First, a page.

• Readily being that this is a time for self-examination. One is called upon to consider their own heart during this time and allow God to speak into it. It’s a pretty big deal to God to have nothing between you and he, or someone else, that would make you take it unworthily.
    • I Corinthians 11:27-34 “For this reason, whoever eats the bread or drinks the cup of the Lord in an unworthy manner will be guilty of the body and blood of the Lord. 28 A person should examine himself first, and in this way let him eat the bread and drink of the cup. 29 For the one who eats and drinks without careful regard for the body eats and drinks judgment against himself. 30 That is why many of you are weak and sick, and quite a few are dead. 31 But if we examined ourselves, we would not be judged. 32 But when we are judged by the Lord, we are disciplined so that we may not be condemned with the world. 33 So then, my brothers and sisters, when you come together to eat, wait for one another. 34 If anyone is hungry, let him eat at home, so that when you assemble it does not lead to judgment.I will give directions about other matters when I come.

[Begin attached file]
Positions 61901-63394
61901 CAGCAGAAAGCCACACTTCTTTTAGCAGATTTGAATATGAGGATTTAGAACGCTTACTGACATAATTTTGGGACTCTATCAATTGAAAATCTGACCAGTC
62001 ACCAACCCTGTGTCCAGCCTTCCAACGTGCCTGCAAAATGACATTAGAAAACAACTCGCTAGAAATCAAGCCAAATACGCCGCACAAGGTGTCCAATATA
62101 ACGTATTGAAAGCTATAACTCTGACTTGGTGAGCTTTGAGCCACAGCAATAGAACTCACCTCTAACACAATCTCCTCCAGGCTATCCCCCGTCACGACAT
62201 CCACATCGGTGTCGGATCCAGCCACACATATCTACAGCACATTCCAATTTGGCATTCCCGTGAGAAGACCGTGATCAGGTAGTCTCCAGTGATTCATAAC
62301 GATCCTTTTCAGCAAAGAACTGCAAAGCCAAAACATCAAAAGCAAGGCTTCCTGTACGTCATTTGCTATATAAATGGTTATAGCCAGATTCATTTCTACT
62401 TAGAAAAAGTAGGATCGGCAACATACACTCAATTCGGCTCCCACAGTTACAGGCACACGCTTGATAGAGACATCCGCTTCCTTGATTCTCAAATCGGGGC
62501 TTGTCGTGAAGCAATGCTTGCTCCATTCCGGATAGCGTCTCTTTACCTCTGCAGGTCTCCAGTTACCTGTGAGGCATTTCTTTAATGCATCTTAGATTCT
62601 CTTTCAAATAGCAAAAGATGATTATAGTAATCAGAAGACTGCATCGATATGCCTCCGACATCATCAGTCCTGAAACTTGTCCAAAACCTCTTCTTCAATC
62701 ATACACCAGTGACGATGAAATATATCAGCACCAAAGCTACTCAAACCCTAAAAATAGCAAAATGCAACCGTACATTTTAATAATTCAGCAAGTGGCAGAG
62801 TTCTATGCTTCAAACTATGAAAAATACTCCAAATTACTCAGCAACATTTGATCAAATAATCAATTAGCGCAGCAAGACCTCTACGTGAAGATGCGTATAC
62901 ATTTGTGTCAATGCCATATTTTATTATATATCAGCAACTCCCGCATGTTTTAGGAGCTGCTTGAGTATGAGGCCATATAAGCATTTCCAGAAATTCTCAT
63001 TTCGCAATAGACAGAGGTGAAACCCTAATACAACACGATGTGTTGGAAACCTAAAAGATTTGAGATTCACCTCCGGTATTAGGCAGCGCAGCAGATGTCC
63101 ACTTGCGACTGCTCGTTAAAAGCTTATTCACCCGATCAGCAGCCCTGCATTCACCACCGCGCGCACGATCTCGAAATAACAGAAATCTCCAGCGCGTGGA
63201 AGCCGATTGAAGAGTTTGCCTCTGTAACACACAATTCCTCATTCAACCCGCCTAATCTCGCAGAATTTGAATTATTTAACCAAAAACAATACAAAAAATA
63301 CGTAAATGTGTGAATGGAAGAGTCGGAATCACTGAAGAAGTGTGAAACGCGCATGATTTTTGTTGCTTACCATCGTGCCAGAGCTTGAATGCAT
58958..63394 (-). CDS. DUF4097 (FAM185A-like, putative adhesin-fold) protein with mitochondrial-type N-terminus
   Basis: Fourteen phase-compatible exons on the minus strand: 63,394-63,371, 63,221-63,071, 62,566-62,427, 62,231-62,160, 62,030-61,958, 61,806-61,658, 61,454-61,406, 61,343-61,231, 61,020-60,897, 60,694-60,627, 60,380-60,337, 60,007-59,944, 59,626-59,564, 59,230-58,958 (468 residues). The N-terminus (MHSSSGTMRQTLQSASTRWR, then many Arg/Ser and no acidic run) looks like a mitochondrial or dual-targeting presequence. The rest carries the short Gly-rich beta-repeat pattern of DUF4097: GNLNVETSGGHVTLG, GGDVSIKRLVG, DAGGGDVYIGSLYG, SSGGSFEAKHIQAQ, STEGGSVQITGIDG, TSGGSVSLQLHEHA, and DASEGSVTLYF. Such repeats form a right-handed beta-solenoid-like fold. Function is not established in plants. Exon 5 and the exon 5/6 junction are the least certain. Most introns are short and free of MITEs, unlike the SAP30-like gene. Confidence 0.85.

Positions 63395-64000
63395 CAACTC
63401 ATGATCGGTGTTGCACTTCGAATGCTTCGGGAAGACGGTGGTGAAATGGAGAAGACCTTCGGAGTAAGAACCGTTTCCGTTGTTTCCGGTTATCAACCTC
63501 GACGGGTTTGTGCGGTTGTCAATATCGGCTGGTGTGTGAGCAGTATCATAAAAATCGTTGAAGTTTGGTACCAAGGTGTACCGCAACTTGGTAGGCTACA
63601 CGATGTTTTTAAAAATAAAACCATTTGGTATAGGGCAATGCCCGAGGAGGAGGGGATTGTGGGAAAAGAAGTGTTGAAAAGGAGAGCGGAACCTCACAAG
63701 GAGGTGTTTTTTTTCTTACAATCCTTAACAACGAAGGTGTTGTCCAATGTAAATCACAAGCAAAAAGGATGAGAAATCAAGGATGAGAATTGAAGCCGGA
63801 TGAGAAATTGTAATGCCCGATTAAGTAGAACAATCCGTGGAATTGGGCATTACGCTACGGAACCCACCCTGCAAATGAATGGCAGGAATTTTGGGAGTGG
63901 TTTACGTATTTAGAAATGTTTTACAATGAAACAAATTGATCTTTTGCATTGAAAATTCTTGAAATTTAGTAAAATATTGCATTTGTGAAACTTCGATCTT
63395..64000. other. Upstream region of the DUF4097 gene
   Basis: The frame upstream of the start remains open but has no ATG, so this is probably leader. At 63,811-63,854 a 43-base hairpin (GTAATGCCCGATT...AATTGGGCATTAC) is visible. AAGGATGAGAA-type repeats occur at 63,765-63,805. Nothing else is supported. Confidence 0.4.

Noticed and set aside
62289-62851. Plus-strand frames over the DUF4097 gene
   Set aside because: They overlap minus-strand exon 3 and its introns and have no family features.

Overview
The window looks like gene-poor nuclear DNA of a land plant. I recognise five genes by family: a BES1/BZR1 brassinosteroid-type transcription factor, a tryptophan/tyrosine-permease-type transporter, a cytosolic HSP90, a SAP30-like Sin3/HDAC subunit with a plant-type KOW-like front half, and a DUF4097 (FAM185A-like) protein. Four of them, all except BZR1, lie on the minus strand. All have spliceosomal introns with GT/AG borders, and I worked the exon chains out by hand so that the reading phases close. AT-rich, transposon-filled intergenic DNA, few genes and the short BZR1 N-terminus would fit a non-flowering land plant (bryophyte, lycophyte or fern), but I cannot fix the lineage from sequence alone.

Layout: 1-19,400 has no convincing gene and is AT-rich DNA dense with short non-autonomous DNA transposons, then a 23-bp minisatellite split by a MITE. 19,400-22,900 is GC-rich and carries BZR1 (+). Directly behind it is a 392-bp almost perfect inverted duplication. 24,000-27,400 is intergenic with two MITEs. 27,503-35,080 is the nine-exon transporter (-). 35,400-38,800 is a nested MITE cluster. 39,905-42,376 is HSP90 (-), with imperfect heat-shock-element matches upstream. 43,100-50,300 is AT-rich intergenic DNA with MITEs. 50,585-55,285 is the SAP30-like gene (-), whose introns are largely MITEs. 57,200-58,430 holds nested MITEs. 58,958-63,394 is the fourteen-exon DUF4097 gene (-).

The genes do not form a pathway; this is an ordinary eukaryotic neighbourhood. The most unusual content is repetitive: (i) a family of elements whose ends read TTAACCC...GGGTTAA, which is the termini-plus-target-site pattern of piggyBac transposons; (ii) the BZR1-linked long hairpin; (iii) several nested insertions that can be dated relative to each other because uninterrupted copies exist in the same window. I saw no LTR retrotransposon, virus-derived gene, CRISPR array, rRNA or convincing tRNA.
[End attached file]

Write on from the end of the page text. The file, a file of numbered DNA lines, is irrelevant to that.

• This time was not meant to be a meal replacement as the Corinthian church was using it for. It had become an extravagant pot luck that resembled a tailgate.

It hit me this afternoon while placing the wrong glassware on the tables that he cares deeply for people and invites them to his feast.  On a small note, the one’s who would receive the wine were young people.  It was a reminder that Jesus makes himself accessible to anyone humble enough to admit their brokenness only to receive his unblemished record as their own. We must come to him on his terms. His terms are that you come with child like faith in his promise(s).

That truth, my friends, never gets old.

Jesus has removed our guilt and invites us to his feast.  While it’s not enough to fill up on a wafer and a thimble of grape juice, these elements are “keepers of the promise” of the feast we will share with Christ in glory.